The retina is the light-sensitive layer of tissue that lines the inside of the eye and sends visual messages through the optic nerve to the brain. When the retina detaches, it is lifted or pulled from its normal position. If not promptly treated, retinal detachment can cause permanent vision loss. Retina detachments are often painless, and symptoms that may be noticed include perception of flashing lights, floaters, or a curtain drawn over your visual field.
Rhegmatogenous - The most common type where a tear or break in the retina allows fluid to get under the retina and separate it from the retinal pigment epithelium (RPE), the pigmented cell layer that nourishes the retina.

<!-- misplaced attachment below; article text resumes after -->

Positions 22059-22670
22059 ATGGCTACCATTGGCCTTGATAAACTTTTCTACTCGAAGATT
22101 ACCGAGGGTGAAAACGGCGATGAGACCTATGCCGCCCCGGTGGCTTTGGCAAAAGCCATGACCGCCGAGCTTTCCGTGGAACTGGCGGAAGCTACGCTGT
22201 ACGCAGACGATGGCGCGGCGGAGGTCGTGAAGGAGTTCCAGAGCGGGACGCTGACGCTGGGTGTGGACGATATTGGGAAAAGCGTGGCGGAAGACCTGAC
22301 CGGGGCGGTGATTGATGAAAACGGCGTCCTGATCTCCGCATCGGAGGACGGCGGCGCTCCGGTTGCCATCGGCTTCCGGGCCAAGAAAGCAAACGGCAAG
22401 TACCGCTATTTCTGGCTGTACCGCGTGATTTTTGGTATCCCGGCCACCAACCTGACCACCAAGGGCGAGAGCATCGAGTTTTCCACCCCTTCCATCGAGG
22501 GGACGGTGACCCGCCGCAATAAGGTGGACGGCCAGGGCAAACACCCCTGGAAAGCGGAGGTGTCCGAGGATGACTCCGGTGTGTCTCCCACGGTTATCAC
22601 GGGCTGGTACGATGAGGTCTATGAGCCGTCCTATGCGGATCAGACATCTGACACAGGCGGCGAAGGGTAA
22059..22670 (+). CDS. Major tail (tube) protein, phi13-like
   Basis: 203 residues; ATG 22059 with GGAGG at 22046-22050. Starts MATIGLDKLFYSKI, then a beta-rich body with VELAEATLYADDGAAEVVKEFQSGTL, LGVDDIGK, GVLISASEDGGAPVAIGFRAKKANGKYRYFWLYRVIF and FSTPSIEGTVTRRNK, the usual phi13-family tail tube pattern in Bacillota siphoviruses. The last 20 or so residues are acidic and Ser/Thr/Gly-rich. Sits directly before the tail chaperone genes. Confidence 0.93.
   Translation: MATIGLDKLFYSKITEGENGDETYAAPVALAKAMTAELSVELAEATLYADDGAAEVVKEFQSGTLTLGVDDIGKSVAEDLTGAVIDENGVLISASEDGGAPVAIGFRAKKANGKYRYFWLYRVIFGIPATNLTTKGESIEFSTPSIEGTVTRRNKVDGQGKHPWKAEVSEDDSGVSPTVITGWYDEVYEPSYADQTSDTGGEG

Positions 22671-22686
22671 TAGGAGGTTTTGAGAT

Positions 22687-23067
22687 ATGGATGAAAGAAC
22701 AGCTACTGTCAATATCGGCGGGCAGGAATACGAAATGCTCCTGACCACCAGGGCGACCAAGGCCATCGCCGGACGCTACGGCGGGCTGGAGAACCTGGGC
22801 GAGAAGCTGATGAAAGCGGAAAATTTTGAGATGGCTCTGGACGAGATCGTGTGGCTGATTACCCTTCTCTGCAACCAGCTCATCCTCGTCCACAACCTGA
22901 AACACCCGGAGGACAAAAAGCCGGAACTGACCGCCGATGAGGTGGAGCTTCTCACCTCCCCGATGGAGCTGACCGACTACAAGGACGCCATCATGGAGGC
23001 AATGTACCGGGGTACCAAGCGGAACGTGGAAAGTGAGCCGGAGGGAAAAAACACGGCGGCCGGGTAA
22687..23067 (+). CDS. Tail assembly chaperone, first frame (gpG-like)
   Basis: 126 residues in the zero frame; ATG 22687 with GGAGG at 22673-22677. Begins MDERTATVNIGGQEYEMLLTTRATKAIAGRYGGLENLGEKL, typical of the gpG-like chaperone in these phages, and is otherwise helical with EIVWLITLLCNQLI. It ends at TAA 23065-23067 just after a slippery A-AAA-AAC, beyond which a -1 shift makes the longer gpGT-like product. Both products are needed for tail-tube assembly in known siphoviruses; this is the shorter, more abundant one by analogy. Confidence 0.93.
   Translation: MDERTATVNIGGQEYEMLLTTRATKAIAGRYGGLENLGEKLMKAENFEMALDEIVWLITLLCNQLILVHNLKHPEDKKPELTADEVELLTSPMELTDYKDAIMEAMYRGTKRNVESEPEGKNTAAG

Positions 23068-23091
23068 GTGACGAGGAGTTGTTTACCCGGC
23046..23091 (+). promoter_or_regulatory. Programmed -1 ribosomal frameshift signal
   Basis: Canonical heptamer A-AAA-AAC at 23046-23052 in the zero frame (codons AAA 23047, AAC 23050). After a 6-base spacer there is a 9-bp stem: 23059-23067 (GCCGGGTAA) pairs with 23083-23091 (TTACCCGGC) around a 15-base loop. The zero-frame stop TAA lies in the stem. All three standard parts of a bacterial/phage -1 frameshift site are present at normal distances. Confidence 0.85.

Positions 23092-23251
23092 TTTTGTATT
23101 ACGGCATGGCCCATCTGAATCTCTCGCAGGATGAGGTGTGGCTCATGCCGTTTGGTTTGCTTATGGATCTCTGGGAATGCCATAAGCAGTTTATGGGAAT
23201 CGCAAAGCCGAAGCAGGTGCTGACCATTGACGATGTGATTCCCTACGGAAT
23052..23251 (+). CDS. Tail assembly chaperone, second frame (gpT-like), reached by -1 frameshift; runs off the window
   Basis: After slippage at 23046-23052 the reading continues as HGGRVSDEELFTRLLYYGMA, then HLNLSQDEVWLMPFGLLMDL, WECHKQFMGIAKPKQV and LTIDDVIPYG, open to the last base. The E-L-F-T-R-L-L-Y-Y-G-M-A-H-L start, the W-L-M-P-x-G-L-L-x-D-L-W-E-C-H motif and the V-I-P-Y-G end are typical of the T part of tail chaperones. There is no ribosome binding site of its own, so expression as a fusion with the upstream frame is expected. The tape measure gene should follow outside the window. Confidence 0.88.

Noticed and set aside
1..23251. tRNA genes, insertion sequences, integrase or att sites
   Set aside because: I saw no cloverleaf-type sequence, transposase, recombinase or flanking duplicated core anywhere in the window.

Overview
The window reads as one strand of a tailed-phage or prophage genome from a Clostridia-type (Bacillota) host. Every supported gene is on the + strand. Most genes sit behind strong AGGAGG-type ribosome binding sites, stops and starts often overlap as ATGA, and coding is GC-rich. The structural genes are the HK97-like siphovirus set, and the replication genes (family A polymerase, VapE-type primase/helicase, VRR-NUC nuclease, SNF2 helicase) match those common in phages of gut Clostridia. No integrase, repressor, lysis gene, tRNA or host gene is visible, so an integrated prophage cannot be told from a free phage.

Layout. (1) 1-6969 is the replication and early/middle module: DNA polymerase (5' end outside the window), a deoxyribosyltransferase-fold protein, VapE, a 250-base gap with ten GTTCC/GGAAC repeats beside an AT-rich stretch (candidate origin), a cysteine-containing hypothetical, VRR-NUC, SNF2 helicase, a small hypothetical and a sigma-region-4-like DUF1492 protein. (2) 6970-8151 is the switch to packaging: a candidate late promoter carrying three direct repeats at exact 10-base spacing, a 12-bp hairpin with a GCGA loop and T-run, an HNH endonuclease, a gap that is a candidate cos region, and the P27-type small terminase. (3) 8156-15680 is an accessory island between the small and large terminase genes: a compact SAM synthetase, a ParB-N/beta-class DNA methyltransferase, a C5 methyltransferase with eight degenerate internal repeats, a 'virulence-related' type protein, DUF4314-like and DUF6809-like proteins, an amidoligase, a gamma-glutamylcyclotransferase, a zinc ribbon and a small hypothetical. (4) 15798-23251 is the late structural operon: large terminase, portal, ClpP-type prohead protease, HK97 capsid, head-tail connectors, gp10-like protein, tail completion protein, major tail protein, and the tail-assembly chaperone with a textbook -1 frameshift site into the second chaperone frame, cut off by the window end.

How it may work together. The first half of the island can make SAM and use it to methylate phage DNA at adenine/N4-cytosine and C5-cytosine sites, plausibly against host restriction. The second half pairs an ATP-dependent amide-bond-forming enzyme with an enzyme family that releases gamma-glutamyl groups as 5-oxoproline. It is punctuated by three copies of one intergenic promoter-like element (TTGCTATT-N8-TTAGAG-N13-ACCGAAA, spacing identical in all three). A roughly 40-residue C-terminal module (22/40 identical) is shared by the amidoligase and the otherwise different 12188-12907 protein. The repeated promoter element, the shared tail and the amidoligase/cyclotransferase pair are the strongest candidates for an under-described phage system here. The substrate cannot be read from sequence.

Tractiona - This less common where a scar tissue on the retina’s surface contracts and causes the retina to separate from the RPE.
Exudative - This is caused by retinal diseases such as inflammatory disorders and injury/trauma to the eye. Fluid leaks into the area underneath the retina, but there are no tears or breaks in the retina.
Treatment: Treatment for a detached retina involves surgery, mostly using lasers, that can improve vision affected by the retinal detachment. Small holes and tears are treated with laser surgery or a freeze treatment called cryopexy.